The Sugar Lake Trail takes you into the beautiful glacial granite of the Russian Wilderness. It’s a great option for day hikers and backpackers who want solitude along with stunning scenery.
Sugar Lake “Miracle Mile” Conifer Diversity
The drainage is famous for containing a very high level of conifer diversity. Here’s the list of the 18 Sugar Lake “Miracle Mile” conifers:
- Ponderosa pine
- Sugar pine
- Western white pine
- Jeffrey pine
- Lodgepole pine
- Foxtail pine
- Whitebark pine
- Douglas fir
- White fir
- Shasta fir (red fir)
- Subalpine fir
- Incense cedar
- Brewer spruce
- Engelmann spruce
- Pacific yew
- Mountain hemlock
- Common juniper
- Western juniper
Some are quite common and are near the trail. You’ll have to explore the basin ridges to find foxtail pine and whitebark pine. How many will you find on your explorations?
Sugar Lake Trail Key Data
Distance: 6.2 miles roundtrip
Type: Day hike or Overnight (good late spring backpacking destination)
Elevation gain: 1200 feet
High point: 5950 feet
Season: Mid-June to October
Contact: Klamath National Forest, Salmon/Scott River Ranger District
Maps: USFS Marble Mountain Wilderness & Russian Wilderness, USGS Eaton Peak
Trailhead GPS coordinates: N 41 18.631 W 122 54.179
Notes: dogs allowed
Sugar Lake Trailhead Directions
Drive CA Highway 3 to French Creek Road, which is 30.9 miles from the junction of CA 3 and I-5 in Yreka and 8.3 miles from Callahan. Drive west on French Creek Road. At 5.4 miles the pavement ends; you’re on good dirt roads the rest of the way. At 6.9 miles turn right onto Forest Road 40N22, and then go left at another junction onto Forest Road 41N14 at 7.6 miles. Go another 1.7 miles and look for a wide area on the left for parking, large enough to hold eight or so vehicles. This is just 100 feet past a gated road that rises to the right, and 200 feet before Forest Road 41N14 crosses Sugar Creek on a bridge. The Sugar Lake Trail sign is nailed to sugar pine (makes sense!), but it’s difficult to see from 41N14.
Hiking the Sugar Lake Trail
Start climbing steeply and southwest past ponderosa pine, Douglas fir, Brewer spruce, and sugar pine, with the sound of Sugar Creek to the left. Be grateful to the California Conservation Corps, which did major maintenance on the trail in 2013, making the route fairly easy to follow.
Smell tobacco brush on hot days as you wend your way between granite boulders, large and small. The gradient moderates at 0.4 mile as you continue through old-growth forest that now includes plenty of white fir.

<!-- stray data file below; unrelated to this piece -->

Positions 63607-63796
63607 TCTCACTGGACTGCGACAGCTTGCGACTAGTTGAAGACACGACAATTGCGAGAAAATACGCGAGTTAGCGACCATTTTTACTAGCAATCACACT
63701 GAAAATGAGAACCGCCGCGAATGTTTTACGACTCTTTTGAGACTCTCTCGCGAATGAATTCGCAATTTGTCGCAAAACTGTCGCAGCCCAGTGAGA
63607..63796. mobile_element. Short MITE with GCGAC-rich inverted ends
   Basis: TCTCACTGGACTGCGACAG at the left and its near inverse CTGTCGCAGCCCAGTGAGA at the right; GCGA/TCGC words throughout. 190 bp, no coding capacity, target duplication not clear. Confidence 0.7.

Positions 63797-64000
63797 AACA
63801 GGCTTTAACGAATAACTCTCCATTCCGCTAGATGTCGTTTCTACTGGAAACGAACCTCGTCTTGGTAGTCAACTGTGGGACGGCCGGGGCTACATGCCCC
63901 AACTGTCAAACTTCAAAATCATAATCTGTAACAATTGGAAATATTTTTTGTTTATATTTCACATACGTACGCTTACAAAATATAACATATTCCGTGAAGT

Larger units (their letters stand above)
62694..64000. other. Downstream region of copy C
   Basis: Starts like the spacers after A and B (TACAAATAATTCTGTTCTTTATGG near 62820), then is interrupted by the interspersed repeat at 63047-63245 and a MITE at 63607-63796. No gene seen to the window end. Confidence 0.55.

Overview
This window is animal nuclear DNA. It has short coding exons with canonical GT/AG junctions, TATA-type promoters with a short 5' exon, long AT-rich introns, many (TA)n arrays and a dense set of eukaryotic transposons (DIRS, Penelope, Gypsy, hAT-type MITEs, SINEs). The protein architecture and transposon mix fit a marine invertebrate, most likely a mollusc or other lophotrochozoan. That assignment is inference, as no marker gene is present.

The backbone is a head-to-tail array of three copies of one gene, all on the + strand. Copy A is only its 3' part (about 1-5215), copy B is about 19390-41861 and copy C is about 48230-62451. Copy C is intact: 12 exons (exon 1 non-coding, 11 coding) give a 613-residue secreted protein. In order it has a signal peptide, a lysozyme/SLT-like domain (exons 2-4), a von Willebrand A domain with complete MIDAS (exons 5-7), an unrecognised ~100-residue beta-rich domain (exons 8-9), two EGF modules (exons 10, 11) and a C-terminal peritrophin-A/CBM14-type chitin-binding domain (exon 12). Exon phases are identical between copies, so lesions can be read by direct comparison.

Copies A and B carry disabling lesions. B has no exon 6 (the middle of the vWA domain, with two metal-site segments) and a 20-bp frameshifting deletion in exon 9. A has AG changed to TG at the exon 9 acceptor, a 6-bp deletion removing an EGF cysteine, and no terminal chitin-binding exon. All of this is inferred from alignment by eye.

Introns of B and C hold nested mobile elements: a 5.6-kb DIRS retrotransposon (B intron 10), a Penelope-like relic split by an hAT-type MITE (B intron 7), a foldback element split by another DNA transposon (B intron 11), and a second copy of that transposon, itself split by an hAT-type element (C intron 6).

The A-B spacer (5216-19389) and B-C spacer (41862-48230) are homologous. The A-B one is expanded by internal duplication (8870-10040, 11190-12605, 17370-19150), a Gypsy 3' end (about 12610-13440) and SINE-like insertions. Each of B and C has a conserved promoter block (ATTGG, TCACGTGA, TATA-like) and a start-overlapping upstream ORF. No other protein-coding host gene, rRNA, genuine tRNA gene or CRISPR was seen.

South Sugar Lake: No Trail?
On old topo maps, including the one I used for the map above, you’ll see an unmaintained trail heading southwest from the main trail about 1.5 miles from the trailhead to rise to South Sugar Lake. I briefly looked for the South Sugar Lake Trail but didn’t find it. I suspect that much of it is overgrown, so if you want to do it, have strong cross-country hiking skills and the ability to navigate well.
Update From Facebook Discussions
One person said he found the trail by first noticing a rock cairn on the south side of the Sugar Lake Trail. He continued about about 100 yards southwest to find another cairn upstream of the confluence of the two streams that emerge from the two lakes.
Another person said the trail was “sketchy… steep… rough… brushy.”
I have one Facebook friend who hiked cross-country to South Sugar Lake by first taking the Bingham Lake Trail, heading toward Russian Peak, and then dropping down to the lake. I know it’s quite steep and only for experienced cross-country hikers.
Continuing to Sugar Lake…
At 2.1 miles the route passes through wet areas, followed at 2.3 miles by the first good view of tumbling Sugar Creek. Continue onward as the surrounding ridges rise higher above you.
Reach Sugar Lake at 3.1 miles. Official stats say it’s 2.5 acres and 6 feet deep. I believe the first number, but I’m not so sure about the second. Regardless, it’s a beautiful lake ringed by willows, lodgepole pine, western white pine, Shasta fir, and many other tree species. If you’re backpacking, look for sites on the east side of the lake. (Make sure you have a California campfire permit if you plan on having a fire.)
You’ll love the views most. Serrated granite ridges rise on the south, west, and east sides. A faint use trail goes near the north shore, and it’s fairly easy to hike cross-country along the lower portions of the granite on the north side.
Other Russian Wilderness Hikes
Find my full trail descriptions:
In addition, my book Day Hiking: Mount Shasta, Lassen and Trinity Alps Regions covers the Duck Lakes, Paynes Lake and Middle and Upper Albert Lakes, and Russian Lake.
My Youtube Video of Sugar Lake…
Done the hike? Questions? Let me know in the comments below…